Days Are Gone is an album that may not have stood out too much in say 1986. But because music has changed so much, with electronica elements infiltrating almost every pop song on the charts these days, the ricocheting drums, echoing vocals and overall bigness Haim’s music might strike those uniformed and inexperienced in the ways of new wave as something completely new and exciting.
The single, “The Wire,” sounds like the Eagles’ “Heartache Tonight,” mixed with countless Shania Twain singles. The group often gets compared to Fleetwood Mac, but these ears only hear a touch of Stevie Nicks in “Forever,” which features a rhythm actually borrowed from her “Edge of Seventeen” hit.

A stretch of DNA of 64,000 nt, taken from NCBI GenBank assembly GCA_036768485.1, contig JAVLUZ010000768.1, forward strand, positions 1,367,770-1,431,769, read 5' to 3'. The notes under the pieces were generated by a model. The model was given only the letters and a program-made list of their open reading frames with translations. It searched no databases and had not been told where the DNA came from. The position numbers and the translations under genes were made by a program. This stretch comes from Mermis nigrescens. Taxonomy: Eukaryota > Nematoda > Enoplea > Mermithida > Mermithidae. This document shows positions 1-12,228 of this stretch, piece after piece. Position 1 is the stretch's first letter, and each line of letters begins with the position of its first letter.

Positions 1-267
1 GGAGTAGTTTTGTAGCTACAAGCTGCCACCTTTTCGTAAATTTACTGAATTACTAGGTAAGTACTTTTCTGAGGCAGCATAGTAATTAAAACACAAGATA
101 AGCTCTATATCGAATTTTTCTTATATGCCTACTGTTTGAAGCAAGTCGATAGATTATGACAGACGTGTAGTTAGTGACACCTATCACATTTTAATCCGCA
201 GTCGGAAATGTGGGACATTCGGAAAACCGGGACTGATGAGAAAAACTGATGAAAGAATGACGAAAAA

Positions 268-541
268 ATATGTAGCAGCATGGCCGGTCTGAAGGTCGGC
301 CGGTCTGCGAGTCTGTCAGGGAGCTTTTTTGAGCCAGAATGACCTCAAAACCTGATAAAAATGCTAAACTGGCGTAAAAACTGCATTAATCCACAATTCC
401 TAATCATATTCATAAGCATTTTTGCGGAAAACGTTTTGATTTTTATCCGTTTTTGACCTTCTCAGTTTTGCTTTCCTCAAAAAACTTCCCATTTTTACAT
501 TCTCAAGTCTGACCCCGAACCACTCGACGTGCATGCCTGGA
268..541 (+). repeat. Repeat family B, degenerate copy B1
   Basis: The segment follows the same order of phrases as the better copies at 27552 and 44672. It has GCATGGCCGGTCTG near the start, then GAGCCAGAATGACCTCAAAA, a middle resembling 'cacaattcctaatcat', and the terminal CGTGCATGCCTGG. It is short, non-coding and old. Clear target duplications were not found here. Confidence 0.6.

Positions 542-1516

The most adventurous track on this album doesn’t sound like anything frizzy-haired Nina Blackwood might have ever introduced. “My Song 5,” which is sung over a sparse bass drum and woozy bass line, makes Haim sound like they wrote and recorded it the morning after an extremely inebriated Mardi Gras celebration. It’s both unsettling and effective. The track also features a guitar line that would perfectly fit a Black Keys song, making it even more special.
Proving they don’t need to live large to have impact, the song “Running If You Call My Name” reveals a quieter, more reflective tone. It’s a bit of a relief to have all the bells and whistles silenced for four minutes, and a side of Haim’s musical personality we’d love to hear more from.
Sometimes you have to reach back in to recent history in order to stand out, and Haim does just that with Days Are Gone.